Flushing Meadows-Corona Park is the site of the U.S. Open tennis tournament.  On our first day in New York City, we walked through the beautiful park...

and arrived at the Unisphere.
Built for the 1964-1965 World's Fair by U.S. Steel as a symbol of world peace, based on the fair's theme, Peace Through Understanding, the Unisphere is 140 feet high, 120 feet in diameter and weighs 900,000 pounds.  It is one of the largest globes ever made.
Since the continents are the heaviest parts of the all-steel sculpture and they aren't evenly distributed, the Unisphere is top heavy. Very top heavy. It was carefully engineered to account for the unbalanced mass.
The Unisphere is centered in a large, circular reflecting pool and is surrounded by a series of water-jet fountains designed to obscure its tripod pedestal. 

The effect is meant to make it appear as if it is floating in space.

All photos in this post were taken by me during my trip to New York City in September, 2012.



As an anniversary present to ourselves my husband and I traveled to New York City for three days.  I was really excited because it was my first trip to the Big Apple.  After living in Chicago for nearly 25 years I never had any desire to see New York City (what does it have that I can't see in Chicago?).  But after my husband went to New York City last year to visit relatives and came back with pictures of Ground Zero and the surrounding area, I decided that I wanted to go there too.

Our first day really had a "sports" theme to it.  We saw:

The New York Mets' Stadium...

Banners showing past Mets' players hang outside the stadium.
Then we walked across the street to see where the U.S. Open tennis tournament is played at the Billie Jean King USTA National Tennis Center:
Here is Arthur Ashe Stadium where the finals are played:

The Court of Champions celebrates the winners of the U.S. Open Tennis Tournament.
Leaving the tennis center, we took the subway to the Bronx to see the other baseball stadium, Yankee Stadium...

where we met the famous New York Yankee, Mickey Rivers:

From Yankee Stadium we traveled to Harlem to see the Rucker Park basketball court.  Many who played at the park have gone on to play in the NBA, including Kareem Abdul-Jabbar, Wilt Chamberlain, Julius Erving and recently Kevin Durant. The court is named after Harlem teacher and playground director for the New York City Parks Department Holcombe Rucker, who started a basketball tournament in 1950 in order to help less fortunate kids stay off the streets and aim for college careers.

Leaving Rucker Park we took the subway down to Times Square.  I'll talk about that in another post.

All photos in this post were taken by me during my trip to New York City in September, 2012.



Amazing as it is, Vincent van Gogh sold only one painting during his lifetime.  One painting!  Now Vincent van Gogh is one of the most beloved painters.  One of his paintings can sell for tens of millions of dollars.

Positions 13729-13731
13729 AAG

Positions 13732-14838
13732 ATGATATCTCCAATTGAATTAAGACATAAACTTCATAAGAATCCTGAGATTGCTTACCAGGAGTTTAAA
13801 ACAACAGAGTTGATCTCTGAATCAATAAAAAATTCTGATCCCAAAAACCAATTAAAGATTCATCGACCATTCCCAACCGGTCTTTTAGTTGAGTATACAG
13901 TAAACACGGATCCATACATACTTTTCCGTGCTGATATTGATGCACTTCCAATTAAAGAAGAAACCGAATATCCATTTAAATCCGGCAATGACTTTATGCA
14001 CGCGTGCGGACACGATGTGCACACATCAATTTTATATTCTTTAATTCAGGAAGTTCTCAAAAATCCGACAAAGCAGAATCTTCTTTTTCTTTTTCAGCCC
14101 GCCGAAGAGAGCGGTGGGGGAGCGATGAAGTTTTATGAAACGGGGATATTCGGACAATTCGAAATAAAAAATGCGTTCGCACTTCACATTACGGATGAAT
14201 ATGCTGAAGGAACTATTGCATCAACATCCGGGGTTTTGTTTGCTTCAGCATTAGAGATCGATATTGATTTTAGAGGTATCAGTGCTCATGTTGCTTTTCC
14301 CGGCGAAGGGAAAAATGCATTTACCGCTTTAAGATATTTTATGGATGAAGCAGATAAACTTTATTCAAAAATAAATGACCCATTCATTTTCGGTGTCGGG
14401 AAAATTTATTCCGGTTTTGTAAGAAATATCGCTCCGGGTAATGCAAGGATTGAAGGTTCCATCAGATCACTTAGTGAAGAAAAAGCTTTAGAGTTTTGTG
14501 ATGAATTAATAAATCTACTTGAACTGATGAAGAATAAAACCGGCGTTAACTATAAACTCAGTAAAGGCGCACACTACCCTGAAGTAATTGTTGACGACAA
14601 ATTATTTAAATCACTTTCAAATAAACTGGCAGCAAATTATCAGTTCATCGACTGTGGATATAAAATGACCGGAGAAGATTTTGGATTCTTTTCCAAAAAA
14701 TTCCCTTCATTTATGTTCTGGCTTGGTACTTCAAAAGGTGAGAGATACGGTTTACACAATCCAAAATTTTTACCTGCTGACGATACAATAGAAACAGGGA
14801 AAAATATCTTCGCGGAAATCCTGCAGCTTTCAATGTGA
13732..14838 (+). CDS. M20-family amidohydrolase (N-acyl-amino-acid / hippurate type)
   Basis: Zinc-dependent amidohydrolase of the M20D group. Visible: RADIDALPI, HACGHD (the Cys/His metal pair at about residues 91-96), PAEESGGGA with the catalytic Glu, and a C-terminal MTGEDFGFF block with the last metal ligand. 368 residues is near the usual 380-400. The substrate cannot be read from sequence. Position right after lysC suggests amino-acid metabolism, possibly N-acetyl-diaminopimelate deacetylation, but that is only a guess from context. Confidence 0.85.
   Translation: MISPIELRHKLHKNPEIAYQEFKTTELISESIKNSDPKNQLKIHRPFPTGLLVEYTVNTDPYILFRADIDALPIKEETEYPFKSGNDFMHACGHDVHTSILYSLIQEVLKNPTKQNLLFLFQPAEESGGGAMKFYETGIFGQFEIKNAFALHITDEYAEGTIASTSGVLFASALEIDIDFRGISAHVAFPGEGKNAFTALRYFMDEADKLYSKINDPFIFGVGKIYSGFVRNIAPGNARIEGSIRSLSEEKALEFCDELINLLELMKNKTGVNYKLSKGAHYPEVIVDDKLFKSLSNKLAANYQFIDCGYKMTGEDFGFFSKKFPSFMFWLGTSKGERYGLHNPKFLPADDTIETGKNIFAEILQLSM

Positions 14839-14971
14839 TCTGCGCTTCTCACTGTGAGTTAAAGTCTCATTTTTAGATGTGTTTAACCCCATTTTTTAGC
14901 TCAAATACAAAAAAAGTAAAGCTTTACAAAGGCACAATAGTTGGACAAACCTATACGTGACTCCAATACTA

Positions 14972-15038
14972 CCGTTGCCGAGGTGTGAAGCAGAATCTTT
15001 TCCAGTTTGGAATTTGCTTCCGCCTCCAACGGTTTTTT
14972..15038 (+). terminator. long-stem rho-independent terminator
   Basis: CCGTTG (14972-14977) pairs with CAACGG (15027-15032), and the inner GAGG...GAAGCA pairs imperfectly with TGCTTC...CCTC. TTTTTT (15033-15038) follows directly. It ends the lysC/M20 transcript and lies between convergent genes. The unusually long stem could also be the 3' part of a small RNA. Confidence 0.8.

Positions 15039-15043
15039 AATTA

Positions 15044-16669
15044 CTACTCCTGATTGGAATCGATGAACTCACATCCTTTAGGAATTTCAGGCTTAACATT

The Musée d'Orsay's permanent collection contains some of the most famous and beautiful works by Vincent van Gogh.

Van Gogh often used himself as a model; he produced over 43 self-portraits, paintings or drawings in ten years.
La Chambre de Van Gogh à Arles (1889)

I have seen all three versions of this painting: here at the Musée d'Orsay, at the Art Institute of Chicago and in the Van Gogh Museum in Amsterdam.

L'Arlésienne (1888)
Madame Ginoux ran the Café de la Gare in ArlesVan Gogh, inspired by the sketches of her by his friend, Paul Gauguin, ended up painting six different paintings of Madame Ginoux.

Eugène Boch (1888)

Eugène Boch was a Belgian painter and a member of the family of fine china manufacturers, the Boch of Villeroy & Boch.  Eugène often exchanged works with other artists, as he did with van Gogh.  Upon his death in 1941, Boch bequeathed this painting, which he received in accordance to the last will of Vincent and Theo, to the Louvre.

Le Docteur Paul Gachet (1890)

After he moved to Auvers-sur-Oise, Vincent became a patient of Dr. Gachet on the advice of his brother Theo. The portrait of the doctor was painted during van Gogh's particularly intense creative phase. The doctor is portrayed in a melancholy pose reflecting, as Van Gogh wrote, "the desolate expression of our time". The only touch of hope in the portrait brushed in cold colors is the foxglove which brings a little comfort and relief through its curative properties. 

La sieste: d'après Millet (1890)

The siesta was painted while Van Gogh was in the mental hospital in Saint-Rémy de Provence. The composition is taken from a drawing by French painter Jean-François Millet. Van Gogh often copied the works of Millet.
La Salle de Danse à Arles (1888)

This painting shows an evening at the Folies-Arlésiennes, a dance hall on Boulevard des Lices in Arles. A reference to Japanese art is evident in the strange, decorative foreground where the curves of the hair are dominant.

In May 1890, van Gogh left the clinic in Saint-Rémy to be closer to his brother, Theo and Dr. Gachet in the town of Auvers-sur-OiseDuring these 70 days van Gogh painted nearly 70 paintings, some of his most beautiful works.
Mademoiselle Gachet dans son jardin à Auvers-sur-Oise (1890)

Chaumes de Cordeville à Auvers-sur-Oise (1890)

L'Église d'Auvers-sur-Oise, Vue du Chevet (1890)

For more information visit: http://www.musee-orsay.fr.

To get to the Musée d'Orsay, use:
Metro: Line 12 to Solférino
RER: Line C to Musée d'Orsay
Bus: Lines 24, 63, 68, 69, 73, 83, 84, 94

  • Regular admission is 9.00.
  • FREE with your Paris Museum Pass.
  • There may be a charge for special exhibitions.
  • Closed Mondays.
  • Closed January 1, May 1, Christmas Day.
  • Open 9:30-6:00 on Tuesday-Thursday.
  • Open 9:30-9:45 on Thursday

NOTE: All photos of the paintings in this blog post were taken by me on my visit to the Musée d'Orsay in May, 2006. Unfortunately photography is no longer allowed at the museum.